Three years ago Jason Segel helped resurrect the Muppets. With a genuine love for the characters, Segel made a franchise that had seemingly lost its steam over a decade before seem new and exciting again. While still entertaining, the newest film, “Muppets Most Wanted” could use a little of Segels wit and enthusiasm.
The film picks up at the end of 2011’s “The Muppets,” with the gang wondering what to do now that they’ve “gotten the band back together.” Before they can reason things out, they are approached by a promoter (Gervais) and persuaded to embark on a world tour. Wanting to keep things low key, the group leader, Kermit the Frog, encourages taking things slow. Instead they are booked into the grandest theatres in Europe, unaware that their performances are being used to mask a series of crimes. When Kermit is mistaken for Constantine, the world’s most dangerous frog, who has just escaped from a Russian gulag, he is imprisoned while Constantine takes over the troupe. Occasional hijinx ensue.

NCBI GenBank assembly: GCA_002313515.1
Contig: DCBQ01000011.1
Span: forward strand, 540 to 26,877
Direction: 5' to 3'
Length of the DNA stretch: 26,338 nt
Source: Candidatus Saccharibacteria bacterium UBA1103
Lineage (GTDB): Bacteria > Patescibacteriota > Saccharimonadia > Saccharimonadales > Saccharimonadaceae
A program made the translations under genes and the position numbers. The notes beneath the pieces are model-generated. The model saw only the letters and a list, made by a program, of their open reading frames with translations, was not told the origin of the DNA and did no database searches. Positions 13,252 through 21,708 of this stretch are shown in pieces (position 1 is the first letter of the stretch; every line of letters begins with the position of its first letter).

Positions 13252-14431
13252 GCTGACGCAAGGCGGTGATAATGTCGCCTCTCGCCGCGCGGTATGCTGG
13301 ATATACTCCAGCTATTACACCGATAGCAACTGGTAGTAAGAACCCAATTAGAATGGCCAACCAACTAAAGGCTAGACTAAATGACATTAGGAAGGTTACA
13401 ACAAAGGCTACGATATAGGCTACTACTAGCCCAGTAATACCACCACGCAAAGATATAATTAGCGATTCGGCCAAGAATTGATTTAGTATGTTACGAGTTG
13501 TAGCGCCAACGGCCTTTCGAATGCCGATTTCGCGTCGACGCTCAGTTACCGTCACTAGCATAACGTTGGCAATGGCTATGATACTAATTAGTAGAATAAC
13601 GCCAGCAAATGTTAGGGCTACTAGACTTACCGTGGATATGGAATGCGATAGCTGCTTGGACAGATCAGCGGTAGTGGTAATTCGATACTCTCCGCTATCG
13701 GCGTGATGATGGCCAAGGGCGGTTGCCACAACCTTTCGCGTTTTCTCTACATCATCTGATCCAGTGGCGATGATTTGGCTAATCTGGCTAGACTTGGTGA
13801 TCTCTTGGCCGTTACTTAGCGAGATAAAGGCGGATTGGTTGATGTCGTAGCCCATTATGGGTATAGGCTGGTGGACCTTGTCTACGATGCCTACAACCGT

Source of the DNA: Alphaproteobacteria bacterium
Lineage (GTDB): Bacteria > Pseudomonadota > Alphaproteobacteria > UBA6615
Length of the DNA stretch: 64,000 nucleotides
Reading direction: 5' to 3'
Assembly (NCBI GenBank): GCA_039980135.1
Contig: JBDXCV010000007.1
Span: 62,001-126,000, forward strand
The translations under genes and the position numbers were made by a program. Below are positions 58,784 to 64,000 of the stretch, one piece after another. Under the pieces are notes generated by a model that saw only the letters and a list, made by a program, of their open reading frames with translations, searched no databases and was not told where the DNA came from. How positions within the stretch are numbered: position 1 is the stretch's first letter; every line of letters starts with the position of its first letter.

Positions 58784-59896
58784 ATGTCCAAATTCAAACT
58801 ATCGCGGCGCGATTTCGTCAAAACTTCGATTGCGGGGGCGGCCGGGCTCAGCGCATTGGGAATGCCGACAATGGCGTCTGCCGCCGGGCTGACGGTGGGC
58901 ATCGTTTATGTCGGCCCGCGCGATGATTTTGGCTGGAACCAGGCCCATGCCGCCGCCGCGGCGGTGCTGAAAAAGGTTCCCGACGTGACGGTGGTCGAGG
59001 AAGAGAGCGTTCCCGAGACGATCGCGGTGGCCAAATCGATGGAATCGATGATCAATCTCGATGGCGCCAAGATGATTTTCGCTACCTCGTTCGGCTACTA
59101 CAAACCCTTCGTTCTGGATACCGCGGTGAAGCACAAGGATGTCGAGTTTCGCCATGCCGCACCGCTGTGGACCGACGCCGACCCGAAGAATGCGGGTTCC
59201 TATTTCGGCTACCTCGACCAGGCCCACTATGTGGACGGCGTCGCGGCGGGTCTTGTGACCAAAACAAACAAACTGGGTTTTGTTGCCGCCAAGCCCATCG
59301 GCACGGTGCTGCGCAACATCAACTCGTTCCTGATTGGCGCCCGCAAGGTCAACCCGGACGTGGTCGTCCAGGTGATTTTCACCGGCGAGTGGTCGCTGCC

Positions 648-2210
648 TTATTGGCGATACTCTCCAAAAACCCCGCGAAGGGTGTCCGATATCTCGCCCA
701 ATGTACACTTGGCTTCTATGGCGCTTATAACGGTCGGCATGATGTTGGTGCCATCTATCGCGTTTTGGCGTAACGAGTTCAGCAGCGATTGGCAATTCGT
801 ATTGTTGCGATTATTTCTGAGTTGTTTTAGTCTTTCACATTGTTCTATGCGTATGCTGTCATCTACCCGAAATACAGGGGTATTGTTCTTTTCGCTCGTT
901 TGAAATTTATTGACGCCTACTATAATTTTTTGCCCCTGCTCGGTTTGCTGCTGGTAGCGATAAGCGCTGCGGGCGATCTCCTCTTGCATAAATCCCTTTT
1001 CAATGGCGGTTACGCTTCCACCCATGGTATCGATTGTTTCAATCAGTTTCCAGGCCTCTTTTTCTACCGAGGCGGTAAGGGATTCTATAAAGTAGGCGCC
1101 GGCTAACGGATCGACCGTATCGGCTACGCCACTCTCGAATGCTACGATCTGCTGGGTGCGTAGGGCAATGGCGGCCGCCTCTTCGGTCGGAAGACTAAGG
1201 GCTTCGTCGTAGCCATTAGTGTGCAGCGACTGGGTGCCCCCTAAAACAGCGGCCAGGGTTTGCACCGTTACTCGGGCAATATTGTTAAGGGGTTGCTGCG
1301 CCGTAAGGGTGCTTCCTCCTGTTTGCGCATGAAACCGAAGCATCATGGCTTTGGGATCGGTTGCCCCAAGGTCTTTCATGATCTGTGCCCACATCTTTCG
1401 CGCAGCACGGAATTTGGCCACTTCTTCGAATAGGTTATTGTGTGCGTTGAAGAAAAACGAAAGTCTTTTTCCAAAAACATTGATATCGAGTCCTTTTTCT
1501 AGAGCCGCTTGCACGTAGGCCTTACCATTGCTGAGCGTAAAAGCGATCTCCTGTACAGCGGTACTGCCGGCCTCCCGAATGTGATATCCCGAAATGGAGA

Lacking a lot of the eternal fun that made the Muppets stars four decades ago, “Muppets Most Wanted” is a by the book sequel which occasionally rises to funny thanks to its humorous human co-stars. As someone that grew up with the band of puppets, from “Sesame Street” to their own show to their early films, what is missing to me is the fun and enthusiasm that I always heard in the vocal performers. Sadly, Jim Henson, Jerry Nelson and Richard Hunt are no longer with us. And while the various performers voicing their characters do their best to sound like fans remember, to my ears they don’t have the same passion as the creators of the characters did.
The songs (and there are many – and not enough good ones) seem to be filler…as if the filmmakers thought that bright puppets and musical numbers would distract the audience from the fact that this is strictly a one-plot film. The saving grace here aren’t the title characters but the human guest stars. If you’ve ever wanted to see Ray Liotta perform the opening number to “A Chorus Line,” backed up by such well-known musical talents as Danny Trejo and Jermaine Clement, then you’re in luck. Tina Fey has fun as one of the Gulag guards who enlists Kermit in planning the annual talent show. Gervais and Burrell have fun as the masterminds behind the various heists the Muppets unwittingly help complete. If only the voices behind the Muppets had as much fun, this could have been a really fun film. Paging Jason Segel.